Stanford junior Aisling Cuffe crushed the school record in the women's 5,000 meters on a Sunday night of fast running at the Payton Jordan Cardinal Invitational at Cobb Track & Angell Field.
Cuffe shattered her personal record by 42 seconds and took down a seemingly unreachable Stanford mark while recording a time of 15:11.13.
"I wasn't sure I fast I expected to run," Cuffe said. "I was ready to run . . . wanted to mix it up with the big dogs . . . it was a lot of fun."
It was the third-fastest in collegiate history and the second-fastest ever by an American collegian, trailing only Colorado's Jenny Simpson, who ran 15:01.70 indoors in 2009. Thus, Cuffe is the fastest collegian outdoors.
Stanford school record was 15:20.44 set by three-time NCAA 5,000 champion Lauren Fleshman in 2003. Fleshman, who was in attendance Sunday, ran as fast as 15:12.71 at the World Championships the summer of her senior year, after turning pro. Cuffe even beat that time.
"It's really cool," Cuffe said of the school mark. "I didn't even knokw what the school record was."
Cuffe, the NCAA indoor 5,000 runner-up in March, had a previous best of 15:53.95, and knew her splits were heading into uncharted territory, but felt good enough to keep up the pace and felt she had nothing to lose.
The race was so fast, that Cuffe placed sixth in an international field of mostly professionals at the 19th annual distance running showcase.
"It's great, going foward to Pac-12s," Cuffe said.
In the men's and women's 5,000 alone, seven Stanford runners beat personal records, with four establishing themselves on Stanford's all-time Top 10 lists.
Behind Cuffe, Jessica Tonn's 15:32.26 placed her No. 7 at Stanford all-time -- a personal best by 22 seconds.
In the second section of the men's 5,000 (the top section was beyond belief, as will be explained later), Joe Rosa was second in 13:33.56, setting a personal best by 11 seconds, to place him at No. 8 all-time in Stanford history. Rosa made a bold move to the lead with four laps remaining and held it until the homestretch.
Erik Olson was fifth in 13:36.91, a best by five seconds and good for No. 9 all-time. And Sean McGorty, in his first track 5,000, was sixth in 13:37.64, which would have been No. 10 all-time and the No. 2 ever by a Stanford freshman, except that he's redshirting.
McGorty's time makes him the fourth-fastest American junior ever, behind only German Fernandez, former Stanford star Chris Derrick, and Gerry Lindgren. It also displaced Galen Rupp and Steve Prefontaine, who never ran faster than McGorty while under 20 years of age.
Among other outstanding performances were the 800 times of sophomore Amy Weissenbach, who was fifth in the top section in 2:02.60, a time faster than she ran in placing sixth at the NCAA championship meet last year.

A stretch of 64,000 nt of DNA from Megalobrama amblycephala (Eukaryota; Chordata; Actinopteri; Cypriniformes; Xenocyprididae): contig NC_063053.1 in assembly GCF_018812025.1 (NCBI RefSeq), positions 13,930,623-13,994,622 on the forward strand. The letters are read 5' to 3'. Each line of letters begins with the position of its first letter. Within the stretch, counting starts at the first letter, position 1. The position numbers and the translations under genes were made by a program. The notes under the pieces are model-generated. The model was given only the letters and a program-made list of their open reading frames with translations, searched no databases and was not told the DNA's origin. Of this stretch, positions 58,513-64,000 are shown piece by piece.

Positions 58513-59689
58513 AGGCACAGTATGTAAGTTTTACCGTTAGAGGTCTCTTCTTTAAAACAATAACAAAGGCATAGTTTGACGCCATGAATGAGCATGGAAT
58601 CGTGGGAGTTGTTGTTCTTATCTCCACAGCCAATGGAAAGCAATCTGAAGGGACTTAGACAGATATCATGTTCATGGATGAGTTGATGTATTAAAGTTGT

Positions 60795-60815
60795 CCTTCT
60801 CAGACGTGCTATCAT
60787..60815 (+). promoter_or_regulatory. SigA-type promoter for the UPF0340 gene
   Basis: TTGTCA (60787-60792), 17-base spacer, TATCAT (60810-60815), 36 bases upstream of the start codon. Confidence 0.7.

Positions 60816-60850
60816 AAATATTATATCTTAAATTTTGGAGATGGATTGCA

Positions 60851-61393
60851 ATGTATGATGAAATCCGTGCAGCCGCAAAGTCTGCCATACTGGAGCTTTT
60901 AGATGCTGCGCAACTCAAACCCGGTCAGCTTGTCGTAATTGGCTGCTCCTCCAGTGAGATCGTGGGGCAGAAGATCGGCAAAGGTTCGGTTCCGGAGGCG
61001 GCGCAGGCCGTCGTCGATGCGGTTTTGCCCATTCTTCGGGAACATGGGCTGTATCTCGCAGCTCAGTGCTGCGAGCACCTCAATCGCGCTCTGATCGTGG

In the third section of the same race, sophomore Claudia Saunders crushed her personal record by running 2:03.44, placing her No. 3 on Stanford's all-time list. Saunders, in only her second season ever in the event, had not previously broken 2:05.
Now, Saunders must be regarded among the elite in the country. While Weissenbach's time was the second-fastest among collegians this year, Saunders vaulted to the seventh spot on that list.
Now, about that 5,000 . . . the top section of the men's 5,000 was expected to be the marquee event of the meet -- and the race exceeded expectations. The top eight times in the world this year all came out of that single race.
Lopez Lomong broke his two-year-old meet record of 13:11.63 by four seconds -- and he was third. The new Payton Jordan recordholder is Ben True, who ran 13:02.74 to edge Hassan Mead by 0.06 of a second in a race in which seven runners were in contention going into the last lap.
Another meet record was broken, and this was wholly unexpected. Middle Tennessee State's Eliud Ruto emerged from the second section of the men's 800 to run 1:45.37, the second-fastest collegiate time in the nation this year and nearly a second faster than the 2000 meet record of 1:46.25, held by Marko Koers since 2000.
And we can't forget Stanford recruit Elise Cranny. The senior from Niwot, Colo., became the second-fastest 1,500 runner in girls' high school history. Competing in the fast section against collegians and pros, Cranny was sixth in 4:10.95, about a five-second improvement upon her best, set last year at this meet. It also moved up her past Jordan Hasay on the all-time high school list, trailing only Mary Cain.
It also placed Cranny at No. 4 on the all-time U.S. Junior list, trailing only Cain, Suzy Favor, and Jan Merrill.
The races at the Payton Jordan were expected to be fast, and they were. But, for Stanford, the team's collective speed seemed to put individuals at another level, and nowhere was that more true with Cuffe, the fastest 5,000-meter runner in Stanford history.